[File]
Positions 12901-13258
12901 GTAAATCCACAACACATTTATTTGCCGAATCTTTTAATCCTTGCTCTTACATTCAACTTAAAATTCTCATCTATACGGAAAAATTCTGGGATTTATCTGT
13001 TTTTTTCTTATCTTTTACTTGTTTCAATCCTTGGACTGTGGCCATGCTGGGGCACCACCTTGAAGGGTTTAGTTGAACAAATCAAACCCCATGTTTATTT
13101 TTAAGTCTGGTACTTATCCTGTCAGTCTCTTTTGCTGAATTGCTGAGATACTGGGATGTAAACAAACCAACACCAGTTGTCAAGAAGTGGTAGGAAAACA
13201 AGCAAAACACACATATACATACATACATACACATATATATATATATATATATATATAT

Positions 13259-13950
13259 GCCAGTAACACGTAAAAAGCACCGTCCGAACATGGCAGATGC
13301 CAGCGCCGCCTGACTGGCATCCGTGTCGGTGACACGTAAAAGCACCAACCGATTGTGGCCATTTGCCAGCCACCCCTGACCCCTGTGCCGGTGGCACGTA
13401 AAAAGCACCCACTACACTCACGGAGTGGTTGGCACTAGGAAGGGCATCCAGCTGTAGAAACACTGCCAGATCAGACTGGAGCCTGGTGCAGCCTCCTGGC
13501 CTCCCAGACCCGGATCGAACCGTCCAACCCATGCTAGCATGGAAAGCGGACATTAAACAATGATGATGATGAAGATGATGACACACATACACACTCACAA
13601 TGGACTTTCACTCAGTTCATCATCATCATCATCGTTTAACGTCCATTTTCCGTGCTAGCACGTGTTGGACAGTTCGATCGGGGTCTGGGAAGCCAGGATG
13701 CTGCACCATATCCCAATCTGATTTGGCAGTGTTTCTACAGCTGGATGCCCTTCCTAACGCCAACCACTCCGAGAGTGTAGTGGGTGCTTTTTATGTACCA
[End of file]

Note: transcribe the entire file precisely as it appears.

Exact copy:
Positions 12901-13258
12901 GTAAATCCACAACACATTTATTTGCCGAATCTTTTAATCCTTGCTCTTACATTCAACTTAAAATTCTCATCTATACGGAAAAATTCTGGGATTTATCTGT
13001 TTTTTTCTTATCTTTTACTTGTTTCAATCCTTGGACTGTGGCCATGCTGGGGCACCACCTTGAAGGGTTTAGTTGAACAAATCAAACCCCATGTTTATTT
13101 TTAAGTCTGGTACTTATCCTGTCAGTCTCTTTTGCTGAATTGCTGAGATACTGGGATGTAAACAAACCAACACCAGTTGTCAAGAAGTGGTAGGAAAACA
13201 AGCAAAACACACATATACATACATACATACACATATATATATATATATATATATATAT

Positions 13259-13950
13259 GCCAGTAACACGTAAAAAGCACCGTCCGAACATGGCAGATGC
13301 CAGCGCCGCCTGACTGGCATCCGTGTCGGTGACACGTAAAAGCACCAACCGATTGTGGCCATTTGCCAGCCACCCCTGACCCCTGTGCCGGTGGCACGTA
13401 AAAAGCACCCACTACACTCACGGAGTGGTTGGCACTAGGAAGGGCATCCAGCTGTAGAAACACTGCCAGATCAGACTGGAGCCTGGTGCAGCCTCCTGGC
13501 CTCCCAGACCCGGATCGAACCGTCCAACCCATGCTAGCATGGAAAGCGGACATTAAACAATGATGATGATGAAGATGATGACACACATACACACTCACAA
13601 TGGACTTTCACTCAGTTCATCATCATCATCATCGTTTAACGTCCATTTTCCGTGCTAGCACGTGTTGGACAGTTCGATCGGGGTCTGGGAAGCCAGGATG
13701 CTGCACCATATCCCAATCTGATTTGGCAGTGTTTCTACAGCTGGATGCCCTTCCTAACGCCAACCACTCCGAGAGTGTAGTGGGTGCTTTTTATGTACCA